Walter Benjamin was drawn to the figure of the ragpicker because he had the insight that Baudelaire was drawn to the ragpicker because the poet felt a kinship in their activities (thank you for following that raggedy, iterative chain of a sentence). Benjamin, a compulsive collector and chronicler, was himself a cultural ragpicker who wrote a sentence that has become doctrinal for me: "Nothing that has ever happened should be lost to history."
Collecting detritus as a profession and/or an avocation has, of course, different inflections in different contexts. See http://www.ecologycenter.org/iptf/Ragpickers/indexragpicker.html for an account of the ways in which Indian ragpickers form a foundational element of the functioning economy, but at the bottom rung of the social ladder. The upper and growing middle classes are encouraged to recycle as a growing social value, while the recyclers themselves are devalued. This reminds me of George Lipsitz's astute observation that the US values Black culture but not Black people.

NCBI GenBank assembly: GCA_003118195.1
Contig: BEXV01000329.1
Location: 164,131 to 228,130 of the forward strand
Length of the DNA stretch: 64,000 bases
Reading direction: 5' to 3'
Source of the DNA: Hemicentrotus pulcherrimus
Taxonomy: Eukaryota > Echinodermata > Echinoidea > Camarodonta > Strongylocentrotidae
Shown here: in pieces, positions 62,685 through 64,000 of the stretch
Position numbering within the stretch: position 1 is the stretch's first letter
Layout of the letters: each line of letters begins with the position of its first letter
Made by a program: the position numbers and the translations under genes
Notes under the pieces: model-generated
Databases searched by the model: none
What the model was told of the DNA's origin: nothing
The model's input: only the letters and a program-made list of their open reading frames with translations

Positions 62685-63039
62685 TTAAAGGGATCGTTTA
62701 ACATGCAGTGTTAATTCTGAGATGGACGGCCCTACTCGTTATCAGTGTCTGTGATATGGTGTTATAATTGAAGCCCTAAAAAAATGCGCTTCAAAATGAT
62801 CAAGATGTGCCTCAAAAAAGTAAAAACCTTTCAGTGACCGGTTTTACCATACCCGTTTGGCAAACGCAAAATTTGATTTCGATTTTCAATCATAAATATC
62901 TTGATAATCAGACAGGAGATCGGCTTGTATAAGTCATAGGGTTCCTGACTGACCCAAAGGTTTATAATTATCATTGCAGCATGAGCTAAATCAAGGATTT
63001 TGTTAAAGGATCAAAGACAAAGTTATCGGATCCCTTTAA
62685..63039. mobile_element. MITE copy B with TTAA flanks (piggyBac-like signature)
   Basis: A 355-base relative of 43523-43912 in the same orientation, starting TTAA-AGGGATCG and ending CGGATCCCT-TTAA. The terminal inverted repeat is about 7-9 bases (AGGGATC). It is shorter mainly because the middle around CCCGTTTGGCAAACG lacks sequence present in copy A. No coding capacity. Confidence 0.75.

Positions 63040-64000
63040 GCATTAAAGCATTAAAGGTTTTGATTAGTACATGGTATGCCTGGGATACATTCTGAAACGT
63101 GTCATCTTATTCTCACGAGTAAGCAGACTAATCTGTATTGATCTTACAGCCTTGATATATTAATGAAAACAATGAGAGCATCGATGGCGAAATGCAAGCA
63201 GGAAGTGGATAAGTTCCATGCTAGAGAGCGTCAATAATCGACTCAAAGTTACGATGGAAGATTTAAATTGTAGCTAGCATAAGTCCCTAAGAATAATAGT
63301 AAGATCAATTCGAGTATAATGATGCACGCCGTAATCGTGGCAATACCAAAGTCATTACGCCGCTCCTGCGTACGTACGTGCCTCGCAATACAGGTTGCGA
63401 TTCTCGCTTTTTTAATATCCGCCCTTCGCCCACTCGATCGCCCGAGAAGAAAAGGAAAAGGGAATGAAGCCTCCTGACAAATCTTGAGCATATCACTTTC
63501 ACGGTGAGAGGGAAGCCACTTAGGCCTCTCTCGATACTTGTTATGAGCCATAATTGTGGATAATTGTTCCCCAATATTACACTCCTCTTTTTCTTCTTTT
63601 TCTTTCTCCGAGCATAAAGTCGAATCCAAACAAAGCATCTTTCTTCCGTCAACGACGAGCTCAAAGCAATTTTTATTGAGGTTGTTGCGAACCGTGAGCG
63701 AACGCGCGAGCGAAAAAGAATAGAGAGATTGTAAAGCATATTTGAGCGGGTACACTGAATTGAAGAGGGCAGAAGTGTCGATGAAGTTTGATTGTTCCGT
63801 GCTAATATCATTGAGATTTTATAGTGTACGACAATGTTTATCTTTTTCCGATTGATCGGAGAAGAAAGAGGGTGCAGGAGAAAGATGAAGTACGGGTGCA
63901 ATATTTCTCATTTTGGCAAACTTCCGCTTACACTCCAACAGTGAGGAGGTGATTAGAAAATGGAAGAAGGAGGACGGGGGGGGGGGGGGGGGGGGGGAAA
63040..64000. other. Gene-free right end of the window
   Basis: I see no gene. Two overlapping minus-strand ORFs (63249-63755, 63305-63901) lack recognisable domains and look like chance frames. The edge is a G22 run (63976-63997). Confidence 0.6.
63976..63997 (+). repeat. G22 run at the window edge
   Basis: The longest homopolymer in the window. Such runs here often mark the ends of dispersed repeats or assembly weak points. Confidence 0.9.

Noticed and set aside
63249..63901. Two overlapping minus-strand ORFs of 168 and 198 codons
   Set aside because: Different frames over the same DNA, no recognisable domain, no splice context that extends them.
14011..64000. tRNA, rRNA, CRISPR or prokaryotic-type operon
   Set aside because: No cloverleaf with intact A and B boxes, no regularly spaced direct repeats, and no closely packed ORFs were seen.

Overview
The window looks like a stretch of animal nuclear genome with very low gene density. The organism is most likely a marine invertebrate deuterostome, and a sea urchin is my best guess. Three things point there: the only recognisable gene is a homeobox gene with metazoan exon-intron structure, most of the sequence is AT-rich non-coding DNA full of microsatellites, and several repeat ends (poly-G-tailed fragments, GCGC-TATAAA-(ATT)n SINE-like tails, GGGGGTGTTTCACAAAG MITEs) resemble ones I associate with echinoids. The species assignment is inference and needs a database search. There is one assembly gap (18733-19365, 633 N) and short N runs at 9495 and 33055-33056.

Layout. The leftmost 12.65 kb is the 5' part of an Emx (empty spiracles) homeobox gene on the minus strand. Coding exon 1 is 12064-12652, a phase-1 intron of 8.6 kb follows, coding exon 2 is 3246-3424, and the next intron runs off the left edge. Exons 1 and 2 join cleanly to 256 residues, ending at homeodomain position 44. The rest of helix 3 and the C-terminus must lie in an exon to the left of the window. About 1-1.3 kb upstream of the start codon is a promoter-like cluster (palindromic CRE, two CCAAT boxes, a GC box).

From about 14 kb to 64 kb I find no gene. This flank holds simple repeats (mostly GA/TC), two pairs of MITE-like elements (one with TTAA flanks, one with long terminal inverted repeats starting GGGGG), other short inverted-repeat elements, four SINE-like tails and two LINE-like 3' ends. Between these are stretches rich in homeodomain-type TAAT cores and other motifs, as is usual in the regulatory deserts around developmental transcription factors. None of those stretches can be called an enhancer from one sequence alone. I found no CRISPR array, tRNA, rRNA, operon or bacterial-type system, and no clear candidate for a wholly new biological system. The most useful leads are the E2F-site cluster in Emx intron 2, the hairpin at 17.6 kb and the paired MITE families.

In this blog, I'm collecting scraps of etymological detritus from low-level online sources, but as scrolled alliterative concatentations they have an anaphoristic, list-poemy feeling to them which dignifies them through iteration and accumulation. I'm collecting writings by others that have been sitting in a virtual file for a few years and stitching them with clumsy big seams into the scroll of the blog. I've been spewing random thoughtlets and half-raveled observations, as well as transfering my own writing from files to public bandwidth. Crudely stitched together into a long shawl of scrawlage, they unwind down the page for your pleasure and to see what happens. What new angle or angel will be revealed? what new language unconcealed?